If there is anywhere for carbon dioxide to disappear in large quantities from the atmosphere, it is into the Earth's oceans. There, huge populations of plankton can soak up carbon dioxide from surface waters and gobble it up as a part of photosynthesis, generating energy for their livelihood.
Dear Colleagues: As part of its continuing commitment to ensuring the most efficient use of its resources, and consistent with recommendations in the National Academy of Sciences’ 2015 report “Sea Change: Decadal Survey of Ocean Sciences 2015-2025”, the Division of Ocean Sciences (OCE) is working with the Consortium for Ocean Leadership (COL) to focus the [...]
As I’ve traveled across the nation in the last few months, I’ve had the opportunity to spend time with ocean devotees associated with NOAA’s Sea Grant program, including at the University of New Hampshire, MIT, the University of Alaska, and the University of Hawaii. These discussions have really brought to my attention the crucial role of Sea Grant in applying [...]
Earth Science Given “Low Priority” Status In House Appropriations Bill That Would Also Reduce NOAA Funding?
While President Trump proposed some of the most dramatic budget cuts in recent history, Congress ultimately has the responsibility of appropriating funds. Last week, the House Appropriations Subcommittee on Commerce, Justice, and Science marked up their Fiscal Year (FY) 2018 bill, which funds the National Science Foundation (NSF), the National Oceanic and Atmospheric Administration (NOAA), [...]
Astronauts walking across the surface of the moon and floating in zero gravity have inspired kids (and grown-ups) for decades; these near super-humans are truly living the dream. The National Aeronautics and Space Administration (NASA), established in 1958, continues to inspire the American public – and seemingly no one wants to see its funding reduced.
Gray wolves were nearly driven to extinction, but in 1995, they were re-introduced to Yellowstone National Park. The ecological benefits have had a ripple effect and continue to fascinate scientists. National parks conserve land for future generations and protect the species that live there. National marine sanctuaries are the aquatic analogue to national parks, providing “a safe habitat for species close to extinction or protect[ing] historically significant shipwrecks.”
In addition to managing federal lands, the Department of the Interior (DOI) “supports stewardship and collaborative conservation and management” of the U.S. ocean, Great Lakes, and coastal resources. The House Natural Resources Subcommittee on Oversight and Investigations hosted a hearing to examine the policy impacts of litigation against the department.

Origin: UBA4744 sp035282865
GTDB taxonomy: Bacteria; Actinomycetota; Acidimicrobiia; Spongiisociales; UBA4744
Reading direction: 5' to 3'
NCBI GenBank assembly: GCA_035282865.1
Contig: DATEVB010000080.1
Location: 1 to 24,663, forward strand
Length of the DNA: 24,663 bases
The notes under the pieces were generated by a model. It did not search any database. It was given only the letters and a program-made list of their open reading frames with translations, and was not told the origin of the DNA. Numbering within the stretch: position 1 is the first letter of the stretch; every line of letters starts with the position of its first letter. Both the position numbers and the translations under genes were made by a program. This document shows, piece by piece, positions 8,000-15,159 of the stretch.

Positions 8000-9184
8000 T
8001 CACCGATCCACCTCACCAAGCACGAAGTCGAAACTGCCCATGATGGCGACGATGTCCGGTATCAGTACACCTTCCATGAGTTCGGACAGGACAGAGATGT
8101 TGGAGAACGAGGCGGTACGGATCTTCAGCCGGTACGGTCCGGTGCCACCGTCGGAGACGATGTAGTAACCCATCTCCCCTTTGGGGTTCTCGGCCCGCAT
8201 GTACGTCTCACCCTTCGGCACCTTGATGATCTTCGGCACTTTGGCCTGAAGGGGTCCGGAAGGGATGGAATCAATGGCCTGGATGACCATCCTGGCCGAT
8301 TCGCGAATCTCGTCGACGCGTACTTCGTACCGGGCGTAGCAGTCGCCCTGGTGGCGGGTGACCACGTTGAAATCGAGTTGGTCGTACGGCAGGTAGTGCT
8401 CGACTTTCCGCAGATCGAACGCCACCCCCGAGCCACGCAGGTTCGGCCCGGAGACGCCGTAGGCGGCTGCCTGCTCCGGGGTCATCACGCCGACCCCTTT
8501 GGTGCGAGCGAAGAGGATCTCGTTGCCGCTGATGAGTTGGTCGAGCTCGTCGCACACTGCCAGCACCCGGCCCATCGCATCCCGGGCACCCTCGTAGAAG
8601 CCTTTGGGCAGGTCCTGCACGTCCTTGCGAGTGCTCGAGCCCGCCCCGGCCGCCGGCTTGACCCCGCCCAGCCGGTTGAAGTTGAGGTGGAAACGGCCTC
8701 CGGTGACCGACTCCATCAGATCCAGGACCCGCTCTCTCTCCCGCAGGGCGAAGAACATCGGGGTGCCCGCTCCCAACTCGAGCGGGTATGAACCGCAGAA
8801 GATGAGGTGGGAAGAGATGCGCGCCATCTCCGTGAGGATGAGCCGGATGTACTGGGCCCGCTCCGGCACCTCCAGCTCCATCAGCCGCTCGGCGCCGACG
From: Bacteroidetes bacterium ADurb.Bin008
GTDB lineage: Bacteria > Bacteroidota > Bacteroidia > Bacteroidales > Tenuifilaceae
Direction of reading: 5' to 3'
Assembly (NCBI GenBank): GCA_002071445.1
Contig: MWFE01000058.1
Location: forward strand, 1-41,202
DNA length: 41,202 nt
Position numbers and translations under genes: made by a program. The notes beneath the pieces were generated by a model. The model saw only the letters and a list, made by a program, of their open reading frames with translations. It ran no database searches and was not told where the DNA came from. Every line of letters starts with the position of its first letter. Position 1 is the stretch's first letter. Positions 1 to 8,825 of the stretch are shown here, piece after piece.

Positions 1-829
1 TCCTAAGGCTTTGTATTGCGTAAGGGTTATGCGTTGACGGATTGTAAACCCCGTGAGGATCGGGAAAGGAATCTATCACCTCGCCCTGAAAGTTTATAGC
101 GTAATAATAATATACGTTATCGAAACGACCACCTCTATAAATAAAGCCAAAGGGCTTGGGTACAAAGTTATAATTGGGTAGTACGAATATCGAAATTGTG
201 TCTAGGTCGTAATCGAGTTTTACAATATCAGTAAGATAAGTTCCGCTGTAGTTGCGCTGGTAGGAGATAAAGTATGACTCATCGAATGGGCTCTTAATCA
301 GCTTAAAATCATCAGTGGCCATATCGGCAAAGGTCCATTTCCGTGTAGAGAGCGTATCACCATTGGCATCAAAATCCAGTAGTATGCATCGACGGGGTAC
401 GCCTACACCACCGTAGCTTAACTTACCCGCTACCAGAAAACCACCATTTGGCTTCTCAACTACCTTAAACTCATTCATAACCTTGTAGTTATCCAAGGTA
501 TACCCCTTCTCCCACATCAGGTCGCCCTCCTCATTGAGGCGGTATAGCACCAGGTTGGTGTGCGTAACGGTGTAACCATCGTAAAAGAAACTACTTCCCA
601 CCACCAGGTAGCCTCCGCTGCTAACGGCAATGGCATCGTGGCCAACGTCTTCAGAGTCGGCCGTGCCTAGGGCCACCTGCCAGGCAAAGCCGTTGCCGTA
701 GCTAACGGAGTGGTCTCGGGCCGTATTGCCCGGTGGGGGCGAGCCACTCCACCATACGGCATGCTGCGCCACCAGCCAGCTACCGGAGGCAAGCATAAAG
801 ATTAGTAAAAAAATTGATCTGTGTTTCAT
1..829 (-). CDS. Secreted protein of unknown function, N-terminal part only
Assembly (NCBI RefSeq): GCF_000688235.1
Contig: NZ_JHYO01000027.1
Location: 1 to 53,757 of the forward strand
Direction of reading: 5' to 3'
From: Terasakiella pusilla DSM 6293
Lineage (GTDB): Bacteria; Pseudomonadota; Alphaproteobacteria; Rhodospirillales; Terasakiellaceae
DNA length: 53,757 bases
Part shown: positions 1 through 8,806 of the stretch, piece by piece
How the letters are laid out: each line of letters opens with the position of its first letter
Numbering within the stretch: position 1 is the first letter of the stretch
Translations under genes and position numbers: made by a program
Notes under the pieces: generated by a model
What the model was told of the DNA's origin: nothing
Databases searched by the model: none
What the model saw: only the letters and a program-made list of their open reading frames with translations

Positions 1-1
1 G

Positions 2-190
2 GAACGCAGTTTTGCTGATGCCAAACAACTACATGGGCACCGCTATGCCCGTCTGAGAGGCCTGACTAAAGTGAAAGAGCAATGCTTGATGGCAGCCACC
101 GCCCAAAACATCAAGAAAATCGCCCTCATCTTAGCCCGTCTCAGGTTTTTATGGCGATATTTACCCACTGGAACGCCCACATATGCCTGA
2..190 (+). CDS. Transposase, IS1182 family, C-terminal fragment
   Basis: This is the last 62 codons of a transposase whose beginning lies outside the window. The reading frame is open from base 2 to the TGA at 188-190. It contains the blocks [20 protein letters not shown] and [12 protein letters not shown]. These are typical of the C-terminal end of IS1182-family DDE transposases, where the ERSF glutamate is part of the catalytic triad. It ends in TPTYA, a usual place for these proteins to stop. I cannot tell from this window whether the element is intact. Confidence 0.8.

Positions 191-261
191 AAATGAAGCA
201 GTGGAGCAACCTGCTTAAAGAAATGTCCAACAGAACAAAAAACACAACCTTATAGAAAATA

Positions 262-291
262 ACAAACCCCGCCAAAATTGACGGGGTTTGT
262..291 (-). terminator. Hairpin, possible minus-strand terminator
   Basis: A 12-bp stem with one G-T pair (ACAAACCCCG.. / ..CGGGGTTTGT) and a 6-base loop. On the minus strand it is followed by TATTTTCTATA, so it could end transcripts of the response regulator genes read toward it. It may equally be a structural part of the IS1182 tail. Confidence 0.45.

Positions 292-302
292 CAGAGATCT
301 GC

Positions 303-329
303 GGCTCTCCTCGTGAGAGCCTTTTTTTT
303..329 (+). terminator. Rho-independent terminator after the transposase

The month of June introduced a flood of new bills, particularly surrounding flood insurance reform. The National Flood Insurance Program is $24.6 billion in debt and storms are only increasing in frequency and intensity, leaving lawmakers searching for improvements as the program’s current authorization nears expiration.
The House Armed Services Committee’s annual defense policy bill will include a provision requiring a Defense Department report on the effects of climate change on military installations. The amendment — brought up by Rep. Jim Langevin (D-R.I.) in the readiness portion of Wednesday’s markup — instructs each military service to come up with a list of the top 10 military installations likely to be affected by climate change over the next 20 years. The report would include a list of possible ways to combat such climate change threats as flooding, droughts and increased wildfires.
New research finds large earthquakes can trigger underwater landslides thousands of miles away, weeks or months after the quake occurs. Researchers analyzing data from ocean bottom seismometers off the Washington-Oregon coast tied a series of underwater landslides on the Cascadia Subduction Zone, 80 to 161 kilometers (50 to 100 miles) off the Pacific Northwest coast, to a 2012 magnitude-8.6 earthquake in the Indian Ocean -- more than 13,500 kilometers (8,390 miles) away. These underwater landslides occurred intermittently for nearly four months after the April earthquake.
An artist’s impression of Carcharocles megalodon. (Photo credit: Karen Carr/CC) Large marine megafauna, including megalodon, the largest shark to have ever lived, disappeared during a global extinction event that had previously not been recognized as such. At the end of the Pliocene, between two and three million years ago, the planet entered a [...]